0.8896 0.9969 0.9166 1.0070 0.9434 0.9260 0.8866 0.9444 0.9864 1.0950 1.0090 –

Table 4 The best elements of the initial Reference Set’s obtained example 2. RefSet1

RefSet2

BS

Objective function

keff

FLPD

MPGR

MFLCPR

Distance

keff

FLPD

MPGR

MFLCPR

1 2 3 4 5 6 7 8 9 10 11 12

0.7458 0.4360 0.2409 0.2550 0.3680 0.3911 0.3143 0.2724 0.3138 0.2079 0.2893 –

1.0080 1.0020 0.9980 0.9975 0.9970 0.9948 0.9958 0.9940 0.9954 0.9924 0.9922 –

0.8869 0.8776 0.8868 0.8653 0.8519 0.8853 0.8219 0.7714 0.8346 0.8271 0.8948 –

0.8454 0.8424 0.8931 0.8539 0.8260 0.9081 0.8456 0.7879 0.8307 0.8231 0.9006 –

0.8243 0.8187 0.7767 0.7709 0.7760 0.7964 0.8093 0.8179 0.8645 0.8739 0.8907 –

2500.0 3272.0 2956.0 3624.0 3404.0 2940.0 3676.0 3372.0 2844.0 3608.0 3540.0 –

1.0060 0.9784 0.9784 0.9883 0.9846 0.9924 0.9931 0.9899 0.9829 0.9822 0.9779 –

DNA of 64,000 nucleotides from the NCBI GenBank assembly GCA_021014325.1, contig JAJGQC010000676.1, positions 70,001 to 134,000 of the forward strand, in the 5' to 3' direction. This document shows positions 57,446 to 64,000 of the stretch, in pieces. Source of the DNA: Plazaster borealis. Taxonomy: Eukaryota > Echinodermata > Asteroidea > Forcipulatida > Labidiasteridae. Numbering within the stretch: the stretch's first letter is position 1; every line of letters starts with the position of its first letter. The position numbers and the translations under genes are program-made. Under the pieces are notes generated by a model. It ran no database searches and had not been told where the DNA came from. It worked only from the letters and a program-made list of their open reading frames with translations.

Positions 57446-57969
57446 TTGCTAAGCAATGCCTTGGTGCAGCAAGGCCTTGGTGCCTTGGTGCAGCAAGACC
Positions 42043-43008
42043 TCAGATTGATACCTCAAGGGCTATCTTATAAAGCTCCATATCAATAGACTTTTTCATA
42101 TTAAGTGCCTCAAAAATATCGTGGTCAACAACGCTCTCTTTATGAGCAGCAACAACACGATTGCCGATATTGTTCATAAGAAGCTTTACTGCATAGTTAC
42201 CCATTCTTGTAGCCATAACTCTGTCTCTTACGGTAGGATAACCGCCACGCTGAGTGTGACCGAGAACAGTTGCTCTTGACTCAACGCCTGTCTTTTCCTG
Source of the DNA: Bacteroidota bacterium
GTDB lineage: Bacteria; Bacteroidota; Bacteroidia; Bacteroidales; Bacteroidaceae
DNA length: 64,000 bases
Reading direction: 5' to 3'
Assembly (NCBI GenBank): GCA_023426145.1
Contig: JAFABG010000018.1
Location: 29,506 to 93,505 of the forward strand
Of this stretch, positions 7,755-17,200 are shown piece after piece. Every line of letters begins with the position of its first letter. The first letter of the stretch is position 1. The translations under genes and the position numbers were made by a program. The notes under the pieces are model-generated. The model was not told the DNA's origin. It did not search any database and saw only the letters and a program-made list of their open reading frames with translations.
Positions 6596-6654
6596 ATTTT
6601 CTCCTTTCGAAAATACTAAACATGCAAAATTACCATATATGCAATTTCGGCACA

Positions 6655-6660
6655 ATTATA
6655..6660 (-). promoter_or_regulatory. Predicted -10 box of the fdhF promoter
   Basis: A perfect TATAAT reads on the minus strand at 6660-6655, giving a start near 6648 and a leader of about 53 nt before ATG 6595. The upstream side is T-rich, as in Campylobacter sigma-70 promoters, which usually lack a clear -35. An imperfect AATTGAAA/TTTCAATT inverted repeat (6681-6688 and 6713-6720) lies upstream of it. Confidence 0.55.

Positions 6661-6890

0.9860 0.9373 0.8820 0.9302 0.9464 0.8969 0.8183 0.7647 0.7948 1.0080 0.9183 –

0.9449 0.8902 0.8537 0.9380 0.9686 0.9203 0.8421 0.8047 0.8387 1.0650 0.9700 –

0.8416 0.8960 0.8873 0.9939 0.8518 0.9231 0.9235 0.9819 0.9483 1.0340 1.0340 –

Table 5 The best elements of the initial Reference Set’s obtained example 3. RefSet1

RefSet2

BS

Objective function

keff

FLPD

MPGR

MFLCPR

Distance

keff

FLPD

MPGR

MFLCPR

1 2 3 4 5 6 7 8 9 10 11 12

0.7420 0.4103 0.2732 0.2736 0.2621 0.3624 0.3456 0.2641 0.3359 0.2088 0.1816 –

0.9997 1.0010 1.0010 0.9980 0.9977 0.9923 0.9962 0.9937 0.9877 0.9935 0.9919 –

0.8911 0.8966 0.8761 0.8656 0.8722 0.8613 0.8059 0.7624 0.7717 0.8327 0.8836 –